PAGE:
I was angry. I prayed for so many people, so many things. I wondered how our soldiers were, how the Iraqi Police (IPs) were and if any children had been there. Jo, one of the interpreters, came out to help us. He had been inside during the explosion and had carried many victims to the hospital in his van--its seats were now covered with blood. I asked him how many IPs had been injured. He said, “Too many.” He knew that two IPs in his van had died. Ali, another interpreter there, also had died.

We stayed at our roadblock until about noon, and then all units from our company were called to rally at the front of the station. Our captain had just received word from the hospital that our comrade, Sgt. Bell, had died. Everyone became very quiet. Many began to cry. We sat in silence, waiting for the wreckers to come get the four Humvees that had been sitting in front of the precinct. All units came back to the compound and no one was to leave for the rest of the day.

No one said anything. Many of us sat and watched the news. At least 33 Iraqis and five Americans were killed that day in Baghdad alone. It was hard to grasp the reality of how bad things had gotten in a matter of minutes. Life can be taken so quickly. Many in our unit were angry, frustrated and unmotivated to work. We all had to sort through our own issues and questions. It was that day that made many question the validity of our company’s mission as well as America’s. Was it worth it? What good were we doing? Are the soldiers dying for a good cause?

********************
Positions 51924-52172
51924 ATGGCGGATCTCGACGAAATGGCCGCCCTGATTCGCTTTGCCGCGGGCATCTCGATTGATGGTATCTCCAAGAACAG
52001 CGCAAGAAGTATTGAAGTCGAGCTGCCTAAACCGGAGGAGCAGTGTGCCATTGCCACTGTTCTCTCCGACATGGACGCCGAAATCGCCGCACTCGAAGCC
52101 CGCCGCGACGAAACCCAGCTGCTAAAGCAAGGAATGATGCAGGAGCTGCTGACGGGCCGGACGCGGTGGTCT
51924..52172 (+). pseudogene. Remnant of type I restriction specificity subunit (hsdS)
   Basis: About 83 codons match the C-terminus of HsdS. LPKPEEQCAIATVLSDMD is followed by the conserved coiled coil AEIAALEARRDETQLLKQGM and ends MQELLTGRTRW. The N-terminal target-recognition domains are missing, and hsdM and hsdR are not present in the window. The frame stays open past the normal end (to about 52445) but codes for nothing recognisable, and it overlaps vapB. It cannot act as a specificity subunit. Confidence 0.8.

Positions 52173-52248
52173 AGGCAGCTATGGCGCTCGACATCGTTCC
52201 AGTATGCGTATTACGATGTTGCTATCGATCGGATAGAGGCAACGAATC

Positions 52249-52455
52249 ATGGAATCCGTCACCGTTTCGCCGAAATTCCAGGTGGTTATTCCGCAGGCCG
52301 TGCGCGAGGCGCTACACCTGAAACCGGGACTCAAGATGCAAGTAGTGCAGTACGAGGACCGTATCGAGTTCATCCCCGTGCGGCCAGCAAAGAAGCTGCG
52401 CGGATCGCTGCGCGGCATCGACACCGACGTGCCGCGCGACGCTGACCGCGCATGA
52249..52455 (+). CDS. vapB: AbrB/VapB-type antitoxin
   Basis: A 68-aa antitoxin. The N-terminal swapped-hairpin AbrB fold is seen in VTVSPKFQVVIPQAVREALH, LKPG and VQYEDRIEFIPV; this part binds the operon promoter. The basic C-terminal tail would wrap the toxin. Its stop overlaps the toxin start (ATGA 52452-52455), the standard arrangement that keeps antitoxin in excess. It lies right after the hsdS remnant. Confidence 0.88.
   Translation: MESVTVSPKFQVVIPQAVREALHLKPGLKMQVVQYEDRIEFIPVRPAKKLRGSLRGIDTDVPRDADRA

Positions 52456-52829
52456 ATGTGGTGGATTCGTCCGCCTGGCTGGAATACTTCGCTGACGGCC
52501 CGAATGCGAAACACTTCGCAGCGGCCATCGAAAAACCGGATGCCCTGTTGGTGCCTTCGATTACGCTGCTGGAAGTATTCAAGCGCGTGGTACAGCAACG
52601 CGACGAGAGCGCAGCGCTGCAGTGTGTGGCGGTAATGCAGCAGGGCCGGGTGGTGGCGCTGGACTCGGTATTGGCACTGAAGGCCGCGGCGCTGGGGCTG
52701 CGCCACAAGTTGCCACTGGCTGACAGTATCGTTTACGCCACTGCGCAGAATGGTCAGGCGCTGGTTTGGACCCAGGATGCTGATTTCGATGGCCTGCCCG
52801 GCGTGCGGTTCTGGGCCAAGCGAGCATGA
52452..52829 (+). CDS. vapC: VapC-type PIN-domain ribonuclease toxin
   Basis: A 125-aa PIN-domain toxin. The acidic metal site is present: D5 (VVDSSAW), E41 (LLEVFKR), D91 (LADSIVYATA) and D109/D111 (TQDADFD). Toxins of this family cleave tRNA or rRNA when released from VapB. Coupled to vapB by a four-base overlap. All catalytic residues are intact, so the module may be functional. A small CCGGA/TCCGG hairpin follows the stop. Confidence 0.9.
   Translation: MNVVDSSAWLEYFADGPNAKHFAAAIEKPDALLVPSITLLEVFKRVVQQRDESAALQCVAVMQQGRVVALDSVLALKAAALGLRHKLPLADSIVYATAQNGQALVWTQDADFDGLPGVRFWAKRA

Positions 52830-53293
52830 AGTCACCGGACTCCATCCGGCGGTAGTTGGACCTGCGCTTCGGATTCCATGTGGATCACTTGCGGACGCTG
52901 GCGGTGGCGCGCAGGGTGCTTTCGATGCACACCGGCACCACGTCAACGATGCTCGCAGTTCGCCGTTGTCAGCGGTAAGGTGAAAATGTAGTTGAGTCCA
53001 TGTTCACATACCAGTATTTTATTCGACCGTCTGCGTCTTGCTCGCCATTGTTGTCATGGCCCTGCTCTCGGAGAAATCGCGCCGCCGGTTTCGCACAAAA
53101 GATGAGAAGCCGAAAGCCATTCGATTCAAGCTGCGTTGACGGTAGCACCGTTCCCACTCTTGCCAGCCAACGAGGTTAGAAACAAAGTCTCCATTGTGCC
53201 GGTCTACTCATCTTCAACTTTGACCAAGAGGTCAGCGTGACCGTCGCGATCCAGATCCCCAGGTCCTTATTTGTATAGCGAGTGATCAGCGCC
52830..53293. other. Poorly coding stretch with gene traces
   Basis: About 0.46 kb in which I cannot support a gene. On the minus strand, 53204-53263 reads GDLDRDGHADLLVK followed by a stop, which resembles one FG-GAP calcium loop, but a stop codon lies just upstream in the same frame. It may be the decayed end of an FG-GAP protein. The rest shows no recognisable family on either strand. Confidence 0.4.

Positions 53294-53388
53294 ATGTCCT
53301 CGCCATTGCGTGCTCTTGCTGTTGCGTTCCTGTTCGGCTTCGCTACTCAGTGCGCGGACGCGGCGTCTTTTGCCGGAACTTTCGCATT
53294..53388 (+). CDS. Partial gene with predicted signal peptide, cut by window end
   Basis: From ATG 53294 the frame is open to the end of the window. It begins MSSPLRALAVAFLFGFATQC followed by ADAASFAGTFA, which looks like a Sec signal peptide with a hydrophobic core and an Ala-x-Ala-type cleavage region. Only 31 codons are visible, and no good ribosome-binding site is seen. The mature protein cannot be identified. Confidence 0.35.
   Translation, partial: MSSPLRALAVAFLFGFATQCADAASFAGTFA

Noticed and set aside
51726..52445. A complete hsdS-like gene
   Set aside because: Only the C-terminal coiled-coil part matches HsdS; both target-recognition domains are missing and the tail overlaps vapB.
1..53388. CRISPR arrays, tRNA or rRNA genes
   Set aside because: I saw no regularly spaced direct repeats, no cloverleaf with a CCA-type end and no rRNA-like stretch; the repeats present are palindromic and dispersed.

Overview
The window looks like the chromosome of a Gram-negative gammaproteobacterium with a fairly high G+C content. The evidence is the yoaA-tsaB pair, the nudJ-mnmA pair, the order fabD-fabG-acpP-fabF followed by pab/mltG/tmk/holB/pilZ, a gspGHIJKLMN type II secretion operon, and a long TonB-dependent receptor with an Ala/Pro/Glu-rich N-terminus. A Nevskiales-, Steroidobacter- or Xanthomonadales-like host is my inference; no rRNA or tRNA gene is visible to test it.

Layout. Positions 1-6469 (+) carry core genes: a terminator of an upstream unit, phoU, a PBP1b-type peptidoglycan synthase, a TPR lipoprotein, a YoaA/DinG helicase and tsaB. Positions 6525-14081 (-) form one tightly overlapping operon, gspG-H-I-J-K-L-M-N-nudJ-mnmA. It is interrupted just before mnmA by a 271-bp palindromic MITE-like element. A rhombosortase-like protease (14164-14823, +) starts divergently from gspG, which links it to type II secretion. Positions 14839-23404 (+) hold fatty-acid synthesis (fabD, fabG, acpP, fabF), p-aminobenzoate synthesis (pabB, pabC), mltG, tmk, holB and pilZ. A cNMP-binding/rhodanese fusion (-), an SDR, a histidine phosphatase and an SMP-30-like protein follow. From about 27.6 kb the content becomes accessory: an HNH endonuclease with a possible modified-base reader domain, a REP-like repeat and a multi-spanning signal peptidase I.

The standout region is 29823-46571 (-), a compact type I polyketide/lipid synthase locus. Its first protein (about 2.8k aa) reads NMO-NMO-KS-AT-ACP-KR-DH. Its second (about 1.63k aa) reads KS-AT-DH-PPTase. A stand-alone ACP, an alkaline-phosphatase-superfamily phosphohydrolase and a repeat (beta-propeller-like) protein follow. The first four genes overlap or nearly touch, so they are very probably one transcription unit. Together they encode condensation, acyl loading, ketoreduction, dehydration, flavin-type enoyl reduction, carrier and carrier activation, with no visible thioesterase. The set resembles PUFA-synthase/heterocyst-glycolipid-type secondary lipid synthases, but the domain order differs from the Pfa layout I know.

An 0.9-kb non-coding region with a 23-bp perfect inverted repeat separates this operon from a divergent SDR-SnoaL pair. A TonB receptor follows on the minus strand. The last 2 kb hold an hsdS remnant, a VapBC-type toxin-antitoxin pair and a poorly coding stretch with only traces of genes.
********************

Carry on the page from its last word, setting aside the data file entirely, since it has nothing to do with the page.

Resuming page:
I sought my answers from God. My life, as always, was in his hands. But, of course, I continuously worried about the lives of others around me. In struggling with the other questions, I found my answers through the children. Thankfully, none were at the police station that morning. I saw Mostafa a few weeks later, but he was no longer the happy bright-eyed boy I was used to seeing. He said, “I’m sorry this happened.” I was sorrier than he could imagine. Children shouldn’t have to live with thoughts of car bombers and they certainly shouldn’t have to see or hear them. I realized that the work we were doing would pay off one day; if not for the present generation, then for the next. Perhaps the children there now will have a different life and will grow up to make Iraq a better country. And for that, to me, it’s all worth it. I realized that the Iraqis were suffering even more than we were. It wasn’t their fault. I knew that there was no question in my mind of whether or not we should be there. We had to be there.

Having worked through these issues I was able to be more at peace with my job. I felt better and my mind was clearer. Keeping a clear head makes for a more effective soldier or worker in any situation.